The arguement against Linux that bothers me the most is the one that states that inexperienced users just can't handle the change away from Windows or some such. In my opinion, the only thing holding these users back from learning Linux is an unwillingness to learn. If they're willing to learn, then the transition is no problem at all. If they're not, well, they'd be happier sticking with Windows anyway.
To illustrate, I'll talk about a couple of my own experiences. The first of these was when my wife bought a Macbook Pro (I know, still not Linux...) to replace her Windows laptop. My mom was interested in getting a laptop, so we sold her my wife's old one. When we gave it to her, she was rightly concerned as to whether it had all the proper antivirus, antispyware, and firewall software on it. After assuring her that it did, I told her that for what she uses a computer for, I could install Linux on it and she wouldn't need the antivirus and antispyware, and that she'd still be able to do what she needed to. She was apprehensive to learn a different way of using the computer, so she declined and told me that XP was fine. It's not that she's afraid of technology--as a high school librarian, her library was one of the first in the area to switch to computerized records back in the day--but she was comfortable with what she had.
In contrast, my wife's cousin came over a few months back, and was intrigued at the strange-looking (Gentoo running Gnome) desktop on my computer. I told her what it was, and proceeded to show her stuff like Compiz, multiple workspaces, installation of programs from the repo, and the like: stuff that Windows couldn't offer. She really liked what she saw, and was particularly impressed with Conky, so I asked her if she'd like me to install Linux on her computer. She didn't like the sound of it, but I gave her a couple of live CDs for her to try out. I figured that she wouldn't want to make the switch, but hey, I could take the loss of a few CDs.
The next time my wife's cousin came over to babysit, she asked me if I could "install that program" on her computer after all. She complained that Vista was too slow on her computer, and was frustrated with its byzantine UAC and configuration tools and such. After confirming that "that program" she referred to was Linux, I happily went about installing Ubuntu 9.04 on her computer. (Yeah, I know, but Gentoo would have taken too long to install, and probably wouldn't have been an ideal distro to learn the basics with.) Unlike my mom, she was interested in learning, watching me go through Jaunty's installer and asking questions about what I was doing. She was impressed that Ubuntu installed so quickly, and was eager to get into using it when the install finished.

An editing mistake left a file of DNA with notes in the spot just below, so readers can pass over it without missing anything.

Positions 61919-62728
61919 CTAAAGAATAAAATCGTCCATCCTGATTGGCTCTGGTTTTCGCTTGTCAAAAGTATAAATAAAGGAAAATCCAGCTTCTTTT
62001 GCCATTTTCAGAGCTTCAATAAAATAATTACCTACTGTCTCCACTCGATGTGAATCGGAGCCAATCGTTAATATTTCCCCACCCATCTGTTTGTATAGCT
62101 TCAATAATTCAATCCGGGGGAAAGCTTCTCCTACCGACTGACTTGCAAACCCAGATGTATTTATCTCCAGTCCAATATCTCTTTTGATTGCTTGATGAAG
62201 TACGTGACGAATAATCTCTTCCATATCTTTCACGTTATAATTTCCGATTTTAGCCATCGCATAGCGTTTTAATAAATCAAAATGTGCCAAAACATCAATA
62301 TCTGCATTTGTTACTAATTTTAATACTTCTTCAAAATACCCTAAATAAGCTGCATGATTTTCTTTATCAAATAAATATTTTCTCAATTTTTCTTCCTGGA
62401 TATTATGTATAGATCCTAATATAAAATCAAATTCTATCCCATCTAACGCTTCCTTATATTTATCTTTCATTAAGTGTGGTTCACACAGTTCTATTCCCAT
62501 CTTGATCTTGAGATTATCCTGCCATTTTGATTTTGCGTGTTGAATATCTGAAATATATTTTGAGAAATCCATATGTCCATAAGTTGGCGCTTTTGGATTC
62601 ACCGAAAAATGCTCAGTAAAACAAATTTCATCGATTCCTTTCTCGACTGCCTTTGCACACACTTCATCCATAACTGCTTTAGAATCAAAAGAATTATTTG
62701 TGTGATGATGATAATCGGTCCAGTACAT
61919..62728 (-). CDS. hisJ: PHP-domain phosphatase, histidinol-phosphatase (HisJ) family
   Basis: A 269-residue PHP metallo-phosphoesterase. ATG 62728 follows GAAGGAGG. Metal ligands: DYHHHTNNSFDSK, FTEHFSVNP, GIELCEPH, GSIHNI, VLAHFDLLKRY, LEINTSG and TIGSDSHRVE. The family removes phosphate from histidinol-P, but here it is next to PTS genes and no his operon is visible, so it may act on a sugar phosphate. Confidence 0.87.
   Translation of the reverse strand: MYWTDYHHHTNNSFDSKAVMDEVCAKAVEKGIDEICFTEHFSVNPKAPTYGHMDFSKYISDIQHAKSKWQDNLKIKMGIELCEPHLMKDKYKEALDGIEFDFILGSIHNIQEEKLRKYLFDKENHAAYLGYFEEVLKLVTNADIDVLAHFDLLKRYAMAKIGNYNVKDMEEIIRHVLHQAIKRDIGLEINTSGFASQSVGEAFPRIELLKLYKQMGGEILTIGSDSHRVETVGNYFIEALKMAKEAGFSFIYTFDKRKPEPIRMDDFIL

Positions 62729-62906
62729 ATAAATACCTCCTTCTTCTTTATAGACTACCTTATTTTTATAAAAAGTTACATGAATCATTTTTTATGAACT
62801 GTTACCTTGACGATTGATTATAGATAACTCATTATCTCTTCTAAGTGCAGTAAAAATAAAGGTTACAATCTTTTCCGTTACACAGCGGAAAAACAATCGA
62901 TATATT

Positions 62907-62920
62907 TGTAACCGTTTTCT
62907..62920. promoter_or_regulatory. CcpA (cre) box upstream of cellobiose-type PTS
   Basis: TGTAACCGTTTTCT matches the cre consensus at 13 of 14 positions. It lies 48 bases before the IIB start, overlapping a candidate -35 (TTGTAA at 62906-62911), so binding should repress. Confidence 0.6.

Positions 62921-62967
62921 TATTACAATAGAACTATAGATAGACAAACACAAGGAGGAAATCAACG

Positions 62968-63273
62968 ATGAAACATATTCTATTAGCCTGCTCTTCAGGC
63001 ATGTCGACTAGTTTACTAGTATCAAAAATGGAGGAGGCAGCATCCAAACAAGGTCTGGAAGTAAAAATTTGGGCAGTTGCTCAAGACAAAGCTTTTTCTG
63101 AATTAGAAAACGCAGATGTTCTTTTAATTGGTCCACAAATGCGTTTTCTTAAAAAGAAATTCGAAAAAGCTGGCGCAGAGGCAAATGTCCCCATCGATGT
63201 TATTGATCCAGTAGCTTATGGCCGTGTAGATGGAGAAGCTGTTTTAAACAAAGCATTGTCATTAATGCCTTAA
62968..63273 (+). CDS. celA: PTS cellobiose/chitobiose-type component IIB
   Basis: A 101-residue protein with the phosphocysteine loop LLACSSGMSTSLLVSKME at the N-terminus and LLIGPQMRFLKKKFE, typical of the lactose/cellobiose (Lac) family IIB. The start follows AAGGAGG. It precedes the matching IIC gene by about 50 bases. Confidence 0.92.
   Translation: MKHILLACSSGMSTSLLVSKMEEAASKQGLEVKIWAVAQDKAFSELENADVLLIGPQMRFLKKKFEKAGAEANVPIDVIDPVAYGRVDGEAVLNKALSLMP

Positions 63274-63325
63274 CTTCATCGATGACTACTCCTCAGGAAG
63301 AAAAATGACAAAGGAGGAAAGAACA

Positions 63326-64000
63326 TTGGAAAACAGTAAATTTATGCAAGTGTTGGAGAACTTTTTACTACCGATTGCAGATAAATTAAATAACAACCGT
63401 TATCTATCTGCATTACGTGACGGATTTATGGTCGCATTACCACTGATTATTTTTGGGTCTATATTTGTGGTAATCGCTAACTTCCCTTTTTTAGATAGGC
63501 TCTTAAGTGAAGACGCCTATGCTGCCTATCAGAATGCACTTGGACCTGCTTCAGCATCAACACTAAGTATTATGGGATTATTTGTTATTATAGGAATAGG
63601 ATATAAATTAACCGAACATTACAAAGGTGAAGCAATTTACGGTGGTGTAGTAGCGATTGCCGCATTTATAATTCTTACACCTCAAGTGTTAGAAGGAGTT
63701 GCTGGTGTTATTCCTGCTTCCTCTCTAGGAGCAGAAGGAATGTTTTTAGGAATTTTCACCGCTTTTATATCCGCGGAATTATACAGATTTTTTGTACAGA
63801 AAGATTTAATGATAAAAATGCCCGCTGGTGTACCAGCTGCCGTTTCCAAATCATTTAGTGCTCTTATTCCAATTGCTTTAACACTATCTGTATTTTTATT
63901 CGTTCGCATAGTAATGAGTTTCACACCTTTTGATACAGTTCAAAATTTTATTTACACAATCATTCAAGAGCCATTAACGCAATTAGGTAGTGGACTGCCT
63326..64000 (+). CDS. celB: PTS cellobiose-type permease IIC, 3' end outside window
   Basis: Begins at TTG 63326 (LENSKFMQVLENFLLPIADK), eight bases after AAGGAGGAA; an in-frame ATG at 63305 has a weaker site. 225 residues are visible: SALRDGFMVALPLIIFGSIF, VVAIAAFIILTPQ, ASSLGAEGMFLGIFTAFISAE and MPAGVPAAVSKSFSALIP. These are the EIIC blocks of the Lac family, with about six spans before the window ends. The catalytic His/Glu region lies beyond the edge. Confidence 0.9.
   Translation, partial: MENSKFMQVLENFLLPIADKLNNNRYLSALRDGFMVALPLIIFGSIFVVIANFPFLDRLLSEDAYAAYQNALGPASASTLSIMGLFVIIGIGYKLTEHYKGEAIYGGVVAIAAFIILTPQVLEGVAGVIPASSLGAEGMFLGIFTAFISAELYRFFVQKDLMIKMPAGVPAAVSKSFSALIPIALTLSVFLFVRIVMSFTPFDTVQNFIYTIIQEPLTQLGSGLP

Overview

After she did the post-install setup and played around with Ubuntu for a while, I offered to customize her install to make the adjustment from Windows easier. As much as I respect the free-as-in-speech aspect of Linux, I find it difficult to run an OS of the likes that the FSF would approve of. I imagine that my wife's cousin, being a typically-connected teenager, would find it difficult as well given that she listens to mp3s, visits YouTube, watches DVDs, and the like. Moreover, since I left Vista on her computer in case she wanted or needed to boot back into Vista, I thought I'd set it up so the NTFS partition was automounted, and then symlink her "Music" and "Video" folders to their respective locations on said NTFS drive so that she'd have access to her existing collections. So, I fired up the terminal and went to work. She was still interested in knowing what I was doing and why I was doing it, and surprisingly, she was fascinated with the command line and wished to learn how to use it. She described it as something like "It's so cool, like you're talking to the computer!", which I suppose is pretty accurate. So much for the old myth that new users don't want to use the command line, too.
After I finished installing the freedom-hating codecs and setting up /etc/fstab and installing a few miscellaneous programs (including Conky!), I set her free to explore her new OS. She quickly took off, and by the time I looked at her screen again, she'd customized the theme from orange to green, set her own background, and done a few other things to make Ubuntu her own...none of which I'd showed her; she'd figured them out herself. My wife's cousin hasn't come to visit since then, but I'm curious to see what she's gotten up to with Linux since then.
I'd say that both my mom and my wife's cousin have comparable levels of computer knowledge, and they use their computers to do much the same thing. The difference between them, though, is the desire to learn. With such a willingness, my wife's cousin had no trouble adjusting to Ubuntu. Granted, I installed it and set it up for her, but if I had been installing Vista out of the box on her machine, I'd have had to do similar setup as well.
So is every inexperienced user ready to switch to Linux? No, but it's not because Linux is arcane and difficult to use, it's that the user has to be willing to try something new.